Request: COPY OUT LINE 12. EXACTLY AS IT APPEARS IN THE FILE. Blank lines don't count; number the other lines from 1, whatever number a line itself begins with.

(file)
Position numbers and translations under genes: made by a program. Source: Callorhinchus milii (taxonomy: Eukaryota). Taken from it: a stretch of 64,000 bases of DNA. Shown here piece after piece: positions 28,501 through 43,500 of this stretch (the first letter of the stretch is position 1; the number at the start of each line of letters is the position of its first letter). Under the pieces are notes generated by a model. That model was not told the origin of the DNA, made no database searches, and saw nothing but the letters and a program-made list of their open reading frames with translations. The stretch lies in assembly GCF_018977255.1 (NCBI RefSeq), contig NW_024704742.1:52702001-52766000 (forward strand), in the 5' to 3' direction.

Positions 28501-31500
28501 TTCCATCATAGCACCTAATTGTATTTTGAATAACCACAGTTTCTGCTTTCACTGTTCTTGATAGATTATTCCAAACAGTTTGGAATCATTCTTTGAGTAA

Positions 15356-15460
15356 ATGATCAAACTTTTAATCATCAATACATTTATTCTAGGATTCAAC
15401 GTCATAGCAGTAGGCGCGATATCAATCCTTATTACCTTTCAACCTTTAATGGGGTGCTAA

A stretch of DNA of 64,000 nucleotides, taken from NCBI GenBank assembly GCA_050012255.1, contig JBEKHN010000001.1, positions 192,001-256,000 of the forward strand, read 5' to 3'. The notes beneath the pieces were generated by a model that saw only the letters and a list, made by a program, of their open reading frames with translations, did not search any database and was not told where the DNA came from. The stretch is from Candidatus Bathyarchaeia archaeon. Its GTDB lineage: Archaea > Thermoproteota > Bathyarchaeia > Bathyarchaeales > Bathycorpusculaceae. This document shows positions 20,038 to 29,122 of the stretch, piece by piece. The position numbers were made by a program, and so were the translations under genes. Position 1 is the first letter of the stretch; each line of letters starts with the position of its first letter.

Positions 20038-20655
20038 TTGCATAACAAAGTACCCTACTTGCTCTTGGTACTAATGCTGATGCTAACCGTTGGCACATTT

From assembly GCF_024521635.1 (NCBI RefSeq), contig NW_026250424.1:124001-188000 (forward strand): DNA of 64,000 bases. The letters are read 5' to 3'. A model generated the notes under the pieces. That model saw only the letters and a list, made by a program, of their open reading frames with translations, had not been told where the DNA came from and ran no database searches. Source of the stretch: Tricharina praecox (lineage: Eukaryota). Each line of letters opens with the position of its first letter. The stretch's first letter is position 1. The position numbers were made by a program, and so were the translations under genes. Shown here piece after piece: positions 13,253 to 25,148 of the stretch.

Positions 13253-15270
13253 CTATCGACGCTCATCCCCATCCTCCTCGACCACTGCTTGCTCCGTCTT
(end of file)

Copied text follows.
13253 CTATCGACGCTCATCCCCATCCTCCTCGACCACTGCTTGCTCCGTCTT